There are a number of reasons I’m disappointed to be missing BEA this year . . . I’d love to see how this mid-week idea works out (or fails), I’d love to see who actually shows up (or doesn’t), love to see all my friends (hello!), and would love to be able to attend all the various events we’re co-hosting to celebrate the launch of Alejandro Zambra’s The Private Lives of Trees.
And yes, the book is now available. The official pub date is in July, but we got it printed way early so that we could have copies available for his visit. Bonsai — which Melville House published a couple years back, and which was a finalist for the 2009 Best Translated Book Award — is one of my favorite books from recent years, and Private Lives, which is a bit different, maybe not quite as tight, is pretty amazing as well. There’s something about the directness of his writing that I absolutely love. It’s beyond honest in a way that I find really compelling.
Just check out the opening paragraphs from the two books:
In the end she dies and he remains alone, although in truth he was along some years before her death, Emilia’s death. Let’s say that she is called or was called Emilia and that he is called, was called, and continues to be called Julio. Julio and Emilia. In the end Emilia dies and Julio does not die. The rest is literature: (Bonsai)
Julian lulls the little girl to sleep with “The Private Lives of Trees,” an ongoing story he’s made up to tell her at bedtime. The protagonists are a poplar tree and a baobab tree, who, at night, when no one can see them, talk about photosynthesis, squirrels, or the many advantages of being trees and not people or animals or, as they put it themselves, stupid hunks of cement. (The Private Lives of Trees)
One of the best places for more info on Zambra, his reception in Chile, etc., is this article by Marcela Valdes that appeared in The Nation last June. (One interesting tidbit I found out in Torino last week is that Zambra has finished his third novel . . . Don’t know much about it, except that it’s supposedly more substantial than these two.)
And bringing this all full-circle, if you’re going to be in New York for BEA next week, you should check out one (or more) of these events:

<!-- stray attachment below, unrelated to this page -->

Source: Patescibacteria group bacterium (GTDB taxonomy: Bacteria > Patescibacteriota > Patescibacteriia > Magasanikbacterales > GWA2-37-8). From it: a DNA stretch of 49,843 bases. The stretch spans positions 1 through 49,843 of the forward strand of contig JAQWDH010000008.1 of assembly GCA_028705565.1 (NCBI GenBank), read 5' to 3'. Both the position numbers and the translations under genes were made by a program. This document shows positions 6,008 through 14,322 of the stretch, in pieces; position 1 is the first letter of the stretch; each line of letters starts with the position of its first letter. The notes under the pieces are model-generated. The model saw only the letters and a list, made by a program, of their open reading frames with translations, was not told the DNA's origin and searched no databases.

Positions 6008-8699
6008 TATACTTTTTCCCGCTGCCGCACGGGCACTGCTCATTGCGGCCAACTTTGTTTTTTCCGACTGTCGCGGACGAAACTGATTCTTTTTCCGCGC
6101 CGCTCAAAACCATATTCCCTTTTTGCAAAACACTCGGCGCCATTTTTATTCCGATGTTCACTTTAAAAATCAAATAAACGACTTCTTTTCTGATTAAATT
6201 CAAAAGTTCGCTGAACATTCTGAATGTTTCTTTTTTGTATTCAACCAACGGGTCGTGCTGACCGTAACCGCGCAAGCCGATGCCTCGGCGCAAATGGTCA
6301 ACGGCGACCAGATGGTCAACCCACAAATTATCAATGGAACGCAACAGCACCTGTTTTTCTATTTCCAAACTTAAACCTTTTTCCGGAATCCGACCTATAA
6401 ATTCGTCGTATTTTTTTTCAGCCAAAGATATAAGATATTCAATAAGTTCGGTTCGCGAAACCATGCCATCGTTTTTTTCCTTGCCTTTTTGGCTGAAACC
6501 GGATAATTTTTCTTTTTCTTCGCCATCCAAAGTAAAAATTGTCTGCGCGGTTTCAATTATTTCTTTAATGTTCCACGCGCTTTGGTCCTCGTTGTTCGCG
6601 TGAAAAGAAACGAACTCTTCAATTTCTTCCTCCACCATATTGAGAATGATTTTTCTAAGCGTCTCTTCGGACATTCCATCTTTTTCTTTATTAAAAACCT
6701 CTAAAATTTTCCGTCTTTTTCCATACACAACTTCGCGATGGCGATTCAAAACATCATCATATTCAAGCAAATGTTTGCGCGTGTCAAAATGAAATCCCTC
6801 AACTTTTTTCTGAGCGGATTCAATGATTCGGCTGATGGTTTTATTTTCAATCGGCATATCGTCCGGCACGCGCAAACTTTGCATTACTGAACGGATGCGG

Monday, May 24th @ 7:30pm
Greenlight Bookstore (686 Fulton Street)
Celebration of Melville House’s Art of the Novella Series=
Zambra will read with Lore Segal, Margarita Shalina (yay!), and Ian Dreiblatt
Tuesday, May 25th @ 7:00pm
192 Books (192 10th Ave.)
Reading and conversation with Zambra and his translator, Megan McDowell
Wednesday, May 26th @ 1:30pm
BEA Author Stage
This panel on New Spanish Translations will be moderated by Adriana Lopez and will also feature Elvira Lindo and Juan Gómez Jurado
Thursday, May 27th @ 7:00pm
Melville House Books (145 Plymouth St, at Pearl St)
Book Launch Party
Gustavo Faverón Patriau’s The Antiquarian, translated by Joseph Mulligan, is a genre-blending novel, a complete immersion that delves into a lesser-used niche of genre: horror, gothic, the weird. There are visual horrors, psychological ones, and dark corners with threats lurking.. . .
What a wonderful, idiosyncratic book Weinberger has written. I say book, but the closest comparison I could make to other works being published right now are from Sylph Edition’s “Cahiers Series“—short pamphlet-like meditations by notable writers such as Ann Carson,. . .
Early in Sun-mi Hwang’s novel The Hen Who Dreamed She Could Fly, the main character, a hen named Sprout, learns about sacrifice. After refusing to lay any more eggs for the farmer who owns her, she becomes “culled” and released. . .
When Sankya was published in Russia in 2006, it became a sensation. It won the Yasnaya Polyana Award (bestowed by direct descendants of Leo Tolstoy) and was shortlisted for the Russian Booker and the National Bestseller Award. Every member of. . .
Stalin is Dead by Rachel Shihor has been repeatedly described as kafkaesque, which strikes a chord in many individuals, causing them to run to the bookstore in the middle of the night to be consumed by surreal situations that no. . .
Paradises by cult Argentinian author Iosi Havilio is the continuation of his earlier novel, Open Door, and tells the story of our narrator, a young, unnamed Argentinian woman.
The very first sentence in Paradises echoes the opening of Camus’s The Outsider. . .
This pearl from New Directions contains one short story from Russian literary master Fyodor Dostoevsky (translated by Constance Garnett) and one short story from Uruguayan forefather of magical realism Felisberto Hernández (translated by Esther Allen). Both pieces are entitled “The. . .
I’m talking about pathological individuals; six twisted people taking part in an unpredictable game.
Carlos Labbé’s Navidad & Matanza is the story of two missing children and the journalist trying to find them. Actually. it’s the story of a group of. . .
For Lukas Zbinden, walking is a way of life. At eighty-seven, he is still an avid walker and insists on going for walks outside as often as possible, rain or snow or shine. Now that he lives in an assisted. . .
Commentary is a book that defies simple categorization. Marcelle Sauvageot’s prose lives in the world of novel, memoir, and philosophical monologue as the narrator, a woman recuperating in a sanatorium, muses on the nature of love and examines her own. . .